By Mira Oberman ,AFP
CHICAGO — General Motors will be placing a big bet the American public is willing to drive a car built in mainland China when it unveils the Buick Envision on Sunday night. The largest U.S. automaker is certainly not trying to bring it to market quietly: Buick’s latest sport utility vehicle will be introduced at a lavish party on the eve of the Detroit auto show in the hopes of maximizing media coverage. “We expect it to be a great success,” Molly Peck, U.S. marketing director for Buick, told AFP. “It offers all the features and amenities of a luxury UV. It’s high quality, quiet, filled with advance safety technology. The design is gorgeous. The interior execution is outstanding. And it’s all at a price point that offers a great a value.” GM’s decision to import the Envision from China — a first for a major automaker — has sparked outrage and is expected to become an issue in the 2016 U.S. presidential campaign. The United Auto Workers union, which had lobbied to build the Envision in the United States, called the decision to import it from China a “slap in the face” to taxpayers who bailed GM out of bankruptcy in the wake of the financial 2008 crisis.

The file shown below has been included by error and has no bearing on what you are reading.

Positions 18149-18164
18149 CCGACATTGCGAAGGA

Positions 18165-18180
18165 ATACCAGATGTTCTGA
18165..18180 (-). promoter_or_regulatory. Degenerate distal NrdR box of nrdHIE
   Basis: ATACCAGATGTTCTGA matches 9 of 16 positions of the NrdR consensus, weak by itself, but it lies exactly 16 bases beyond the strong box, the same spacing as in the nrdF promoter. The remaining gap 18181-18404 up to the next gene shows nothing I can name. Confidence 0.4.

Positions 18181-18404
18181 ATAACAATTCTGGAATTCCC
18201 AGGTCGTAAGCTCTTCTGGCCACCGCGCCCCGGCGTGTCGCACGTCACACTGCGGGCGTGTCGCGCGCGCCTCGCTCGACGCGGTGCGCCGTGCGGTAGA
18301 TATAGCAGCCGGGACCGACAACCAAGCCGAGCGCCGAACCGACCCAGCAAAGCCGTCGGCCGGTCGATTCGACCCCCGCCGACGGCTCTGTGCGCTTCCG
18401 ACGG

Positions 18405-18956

Republican Party front-runner Donald Trump has not yet seized on the issue, but given that he regularly rails against China for stealing American jobs analysts say it’s only a matter of time. “I suspect GM is counting on the product to trump the actual Trump,” said Harley Shaiken, a professor at the University of California who specializes in labor issues and the automotive industry. ‘New era’ General Motors has come a long way since it first tried importing vehicles from a developing nation — Mexico — decades ago and it has systems in place to ensure that the Chinese-built Envision matches both American and global standards, Shaiken said. “GM is well aware of how a poor reputation in these early vehicles could have much larger impacts down the road,” he told AFP. “This is a major event that opens a new era.”